Vitamins in Soup

My HS science teacher claimed that when you cook fruits and vegetables, all the vitamins go out of them and into the liquid. Which would mean that if you were eating soup and concerned about vitamins, there is no reason to specifically eat the vegetables in the soup, as long as you’re eating the soup itself.

OTOH, most of what my HS science teacher said (which was not in the textbooks) was completely bogus. So what’s the story here?

I doubt that all leech into the water. Otherwise, wouldn’t we suffer from nutritional deficiency if all we ate were *cooked *vegetables?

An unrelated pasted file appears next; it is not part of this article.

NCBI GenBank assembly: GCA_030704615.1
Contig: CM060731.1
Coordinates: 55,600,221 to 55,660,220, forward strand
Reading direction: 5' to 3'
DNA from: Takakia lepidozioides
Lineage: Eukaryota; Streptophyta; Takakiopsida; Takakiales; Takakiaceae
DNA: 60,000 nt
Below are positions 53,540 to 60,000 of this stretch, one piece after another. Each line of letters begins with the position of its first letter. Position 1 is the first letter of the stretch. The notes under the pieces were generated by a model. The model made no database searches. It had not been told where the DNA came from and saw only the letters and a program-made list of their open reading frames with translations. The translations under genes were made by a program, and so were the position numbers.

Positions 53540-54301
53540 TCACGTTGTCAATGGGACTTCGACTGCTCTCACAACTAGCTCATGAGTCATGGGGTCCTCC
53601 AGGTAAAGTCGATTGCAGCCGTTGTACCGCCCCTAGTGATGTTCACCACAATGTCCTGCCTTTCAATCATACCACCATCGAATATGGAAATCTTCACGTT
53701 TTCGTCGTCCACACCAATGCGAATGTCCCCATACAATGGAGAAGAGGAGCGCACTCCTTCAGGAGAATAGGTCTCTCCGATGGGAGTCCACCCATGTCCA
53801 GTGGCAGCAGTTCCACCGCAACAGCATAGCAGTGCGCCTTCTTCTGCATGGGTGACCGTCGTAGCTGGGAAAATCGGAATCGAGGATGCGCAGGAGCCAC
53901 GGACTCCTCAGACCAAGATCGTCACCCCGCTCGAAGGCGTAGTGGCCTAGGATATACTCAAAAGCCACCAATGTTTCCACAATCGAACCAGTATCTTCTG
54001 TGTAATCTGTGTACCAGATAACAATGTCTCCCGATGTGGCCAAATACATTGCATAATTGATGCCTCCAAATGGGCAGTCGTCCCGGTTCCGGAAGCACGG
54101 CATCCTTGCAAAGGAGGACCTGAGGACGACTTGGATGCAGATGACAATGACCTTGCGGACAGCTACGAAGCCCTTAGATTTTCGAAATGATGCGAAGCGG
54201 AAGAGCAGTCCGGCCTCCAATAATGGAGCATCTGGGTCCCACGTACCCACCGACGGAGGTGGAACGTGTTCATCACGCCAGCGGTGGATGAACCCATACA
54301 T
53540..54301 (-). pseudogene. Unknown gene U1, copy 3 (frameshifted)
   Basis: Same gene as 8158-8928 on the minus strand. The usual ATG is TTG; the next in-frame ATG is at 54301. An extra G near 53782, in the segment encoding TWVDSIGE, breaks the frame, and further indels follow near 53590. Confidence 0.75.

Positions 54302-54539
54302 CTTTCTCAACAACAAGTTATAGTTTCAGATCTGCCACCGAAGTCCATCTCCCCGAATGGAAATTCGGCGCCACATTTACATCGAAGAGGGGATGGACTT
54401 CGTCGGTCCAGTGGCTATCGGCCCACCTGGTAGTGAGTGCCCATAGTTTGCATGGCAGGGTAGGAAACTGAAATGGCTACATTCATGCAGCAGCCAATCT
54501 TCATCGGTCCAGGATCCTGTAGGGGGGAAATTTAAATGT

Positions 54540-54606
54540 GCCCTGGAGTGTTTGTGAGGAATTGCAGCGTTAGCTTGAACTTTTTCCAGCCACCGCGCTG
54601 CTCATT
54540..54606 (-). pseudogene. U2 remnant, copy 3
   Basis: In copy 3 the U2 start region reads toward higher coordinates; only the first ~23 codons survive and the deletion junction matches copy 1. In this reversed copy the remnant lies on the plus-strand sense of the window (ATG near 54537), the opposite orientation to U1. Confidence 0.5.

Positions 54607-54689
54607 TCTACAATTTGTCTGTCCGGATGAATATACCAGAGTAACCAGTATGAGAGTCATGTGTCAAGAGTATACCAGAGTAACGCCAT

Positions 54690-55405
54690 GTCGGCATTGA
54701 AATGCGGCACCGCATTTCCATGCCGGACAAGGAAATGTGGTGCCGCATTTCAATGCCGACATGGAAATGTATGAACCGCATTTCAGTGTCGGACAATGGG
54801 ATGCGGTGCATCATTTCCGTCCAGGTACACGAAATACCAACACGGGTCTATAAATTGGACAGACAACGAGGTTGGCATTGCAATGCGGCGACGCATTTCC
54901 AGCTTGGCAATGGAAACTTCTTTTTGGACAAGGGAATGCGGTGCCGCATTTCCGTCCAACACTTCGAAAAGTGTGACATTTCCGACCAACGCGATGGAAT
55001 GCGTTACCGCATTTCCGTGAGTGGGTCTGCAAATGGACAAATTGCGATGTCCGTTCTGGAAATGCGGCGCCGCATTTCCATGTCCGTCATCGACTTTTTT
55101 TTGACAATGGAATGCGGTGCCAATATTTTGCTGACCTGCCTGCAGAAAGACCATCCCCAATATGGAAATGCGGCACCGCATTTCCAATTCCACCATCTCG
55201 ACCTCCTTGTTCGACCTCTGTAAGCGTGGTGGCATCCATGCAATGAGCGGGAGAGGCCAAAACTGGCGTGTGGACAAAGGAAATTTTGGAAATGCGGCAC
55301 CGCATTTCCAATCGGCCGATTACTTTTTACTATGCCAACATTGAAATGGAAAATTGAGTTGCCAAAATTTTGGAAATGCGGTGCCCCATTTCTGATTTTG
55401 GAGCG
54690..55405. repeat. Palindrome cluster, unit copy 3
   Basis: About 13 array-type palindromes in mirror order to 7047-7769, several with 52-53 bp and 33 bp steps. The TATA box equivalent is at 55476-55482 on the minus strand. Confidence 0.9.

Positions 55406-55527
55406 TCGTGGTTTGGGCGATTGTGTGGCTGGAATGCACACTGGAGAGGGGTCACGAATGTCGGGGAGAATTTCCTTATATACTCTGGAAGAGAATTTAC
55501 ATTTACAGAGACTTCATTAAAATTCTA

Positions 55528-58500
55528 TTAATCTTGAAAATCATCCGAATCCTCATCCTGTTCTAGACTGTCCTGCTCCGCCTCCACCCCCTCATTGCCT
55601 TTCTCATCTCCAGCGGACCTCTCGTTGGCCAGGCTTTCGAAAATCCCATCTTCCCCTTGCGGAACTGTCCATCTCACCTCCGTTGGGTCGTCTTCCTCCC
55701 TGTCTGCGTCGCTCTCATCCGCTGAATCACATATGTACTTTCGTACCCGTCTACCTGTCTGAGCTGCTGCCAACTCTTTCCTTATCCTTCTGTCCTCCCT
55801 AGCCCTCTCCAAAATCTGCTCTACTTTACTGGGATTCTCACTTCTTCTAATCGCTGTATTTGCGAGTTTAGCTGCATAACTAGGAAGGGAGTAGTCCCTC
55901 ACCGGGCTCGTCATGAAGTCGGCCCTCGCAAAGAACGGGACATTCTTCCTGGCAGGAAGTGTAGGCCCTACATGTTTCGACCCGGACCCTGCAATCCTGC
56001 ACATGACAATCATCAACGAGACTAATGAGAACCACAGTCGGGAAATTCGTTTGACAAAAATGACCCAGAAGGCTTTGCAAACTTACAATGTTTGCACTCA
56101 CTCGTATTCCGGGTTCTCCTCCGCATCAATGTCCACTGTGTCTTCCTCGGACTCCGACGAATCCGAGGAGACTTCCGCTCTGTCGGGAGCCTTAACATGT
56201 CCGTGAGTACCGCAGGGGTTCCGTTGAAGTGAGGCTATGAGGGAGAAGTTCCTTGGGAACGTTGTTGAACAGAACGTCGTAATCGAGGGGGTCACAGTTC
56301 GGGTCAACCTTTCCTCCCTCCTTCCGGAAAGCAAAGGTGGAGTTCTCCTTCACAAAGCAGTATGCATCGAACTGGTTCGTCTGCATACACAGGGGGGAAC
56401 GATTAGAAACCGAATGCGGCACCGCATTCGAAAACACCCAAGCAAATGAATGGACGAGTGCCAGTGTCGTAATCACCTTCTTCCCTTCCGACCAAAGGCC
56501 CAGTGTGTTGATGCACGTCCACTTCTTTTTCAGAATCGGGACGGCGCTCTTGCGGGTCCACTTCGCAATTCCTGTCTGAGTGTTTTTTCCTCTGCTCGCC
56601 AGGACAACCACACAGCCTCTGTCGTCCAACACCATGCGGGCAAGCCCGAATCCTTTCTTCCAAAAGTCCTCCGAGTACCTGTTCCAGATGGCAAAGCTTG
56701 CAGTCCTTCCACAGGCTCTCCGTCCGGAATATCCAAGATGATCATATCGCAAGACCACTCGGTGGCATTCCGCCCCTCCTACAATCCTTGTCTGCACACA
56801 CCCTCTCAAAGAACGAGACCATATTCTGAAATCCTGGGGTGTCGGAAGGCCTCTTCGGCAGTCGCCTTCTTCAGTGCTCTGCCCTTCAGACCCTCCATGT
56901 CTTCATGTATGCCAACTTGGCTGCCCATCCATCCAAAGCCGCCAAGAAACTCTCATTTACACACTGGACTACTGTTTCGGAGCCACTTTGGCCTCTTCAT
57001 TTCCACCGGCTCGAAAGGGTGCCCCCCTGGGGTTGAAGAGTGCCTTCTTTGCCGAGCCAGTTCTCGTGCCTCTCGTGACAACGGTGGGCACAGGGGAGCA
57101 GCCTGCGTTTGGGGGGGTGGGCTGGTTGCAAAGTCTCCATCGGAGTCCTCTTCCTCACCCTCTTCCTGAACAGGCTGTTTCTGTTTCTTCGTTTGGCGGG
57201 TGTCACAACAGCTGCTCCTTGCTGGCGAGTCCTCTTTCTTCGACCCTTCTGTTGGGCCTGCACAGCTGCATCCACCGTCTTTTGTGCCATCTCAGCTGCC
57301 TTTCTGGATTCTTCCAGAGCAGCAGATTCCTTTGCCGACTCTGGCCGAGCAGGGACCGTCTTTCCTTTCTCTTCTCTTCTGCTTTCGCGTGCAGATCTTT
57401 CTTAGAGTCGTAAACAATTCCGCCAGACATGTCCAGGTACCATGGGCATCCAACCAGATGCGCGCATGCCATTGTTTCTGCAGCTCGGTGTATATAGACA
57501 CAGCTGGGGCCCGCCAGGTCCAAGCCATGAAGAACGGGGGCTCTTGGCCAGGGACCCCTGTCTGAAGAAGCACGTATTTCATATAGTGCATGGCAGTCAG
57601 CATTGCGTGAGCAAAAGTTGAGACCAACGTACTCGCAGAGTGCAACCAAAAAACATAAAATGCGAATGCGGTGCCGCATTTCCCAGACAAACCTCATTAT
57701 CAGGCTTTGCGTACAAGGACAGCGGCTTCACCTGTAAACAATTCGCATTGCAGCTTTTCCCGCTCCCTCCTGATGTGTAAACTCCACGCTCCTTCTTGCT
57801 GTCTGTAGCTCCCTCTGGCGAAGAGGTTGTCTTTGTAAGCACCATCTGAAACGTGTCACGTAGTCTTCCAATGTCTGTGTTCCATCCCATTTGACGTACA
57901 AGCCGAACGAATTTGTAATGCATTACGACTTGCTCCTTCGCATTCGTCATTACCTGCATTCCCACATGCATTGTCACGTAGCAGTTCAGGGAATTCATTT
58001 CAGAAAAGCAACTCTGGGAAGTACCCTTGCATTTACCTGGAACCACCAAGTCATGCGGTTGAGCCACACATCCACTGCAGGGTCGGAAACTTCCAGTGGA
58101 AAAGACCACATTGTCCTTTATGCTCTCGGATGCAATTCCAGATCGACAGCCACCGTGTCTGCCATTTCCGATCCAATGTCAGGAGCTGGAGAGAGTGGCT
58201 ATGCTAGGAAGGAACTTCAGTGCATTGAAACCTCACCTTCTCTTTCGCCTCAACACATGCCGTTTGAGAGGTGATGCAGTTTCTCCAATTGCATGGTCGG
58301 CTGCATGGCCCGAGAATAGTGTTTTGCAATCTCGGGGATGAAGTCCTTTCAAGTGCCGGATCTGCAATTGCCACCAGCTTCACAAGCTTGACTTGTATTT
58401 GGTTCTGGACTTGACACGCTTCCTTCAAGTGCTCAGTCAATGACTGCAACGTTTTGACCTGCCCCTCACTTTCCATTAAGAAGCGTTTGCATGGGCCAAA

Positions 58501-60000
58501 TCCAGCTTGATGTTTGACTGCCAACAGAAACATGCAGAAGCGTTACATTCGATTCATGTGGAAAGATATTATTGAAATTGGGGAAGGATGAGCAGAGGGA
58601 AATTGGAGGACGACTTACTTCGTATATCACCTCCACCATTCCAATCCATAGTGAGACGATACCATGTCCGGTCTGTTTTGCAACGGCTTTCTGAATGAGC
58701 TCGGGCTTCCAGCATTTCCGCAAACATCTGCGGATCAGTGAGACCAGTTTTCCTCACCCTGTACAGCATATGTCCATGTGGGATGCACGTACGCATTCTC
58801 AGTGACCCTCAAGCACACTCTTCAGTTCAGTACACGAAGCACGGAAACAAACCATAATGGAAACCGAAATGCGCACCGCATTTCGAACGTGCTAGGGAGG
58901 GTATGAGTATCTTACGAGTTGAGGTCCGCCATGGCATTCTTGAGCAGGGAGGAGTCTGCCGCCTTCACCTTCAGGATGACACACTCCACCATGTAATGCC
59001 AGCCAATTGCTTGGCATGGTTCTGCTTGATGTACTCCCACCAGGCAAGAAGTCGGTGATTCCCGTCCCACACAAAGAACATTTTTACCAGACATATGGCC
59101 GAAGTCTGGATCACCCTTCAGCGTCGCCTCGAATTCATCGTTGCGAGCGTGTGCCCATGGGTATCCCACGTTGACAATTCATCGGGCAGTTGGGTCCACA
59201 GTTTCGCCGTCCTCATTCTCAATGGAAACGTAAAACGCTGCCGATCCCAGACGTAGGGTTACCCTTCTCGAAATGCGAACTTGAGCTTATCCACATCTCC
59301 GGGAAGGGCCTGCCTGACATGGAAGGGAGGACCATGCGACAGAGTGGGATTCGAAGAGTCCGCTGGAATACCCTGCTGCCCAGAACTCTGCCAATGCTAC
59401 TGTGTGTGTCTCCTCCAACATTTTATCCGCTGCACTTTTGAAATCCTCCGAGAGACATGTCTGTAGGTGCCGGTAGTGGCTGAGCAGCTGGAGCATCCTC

What other claims did your HS science teacher make?

Some water soluble vitamins will be dissolved in the water, but not all and none of vitamins A and D (the fat soluble). Microwaving preserves more vitamins, as does steaming. So you do lose some of the vitamins by cooking in water, but not all.

also E and K are fat soluble

It’s not only a question of water vs. fat solubility. Heat destroys a certain percentage of both water- and fat-soluble vitamins. Boiling vegetables, as in a soup, lowers the vitamin C content of the food about 50 %, but about 10 % of vitamin A, as well. Folic acid is another water-soluble vitamin that is massively destroyed by boiling. Other vitamin Bs are also affected, although not as much as folic acid.

OTOH, cooking food makes it a lot easier to digest, and it’s possible this helps more nutrients get absorbed.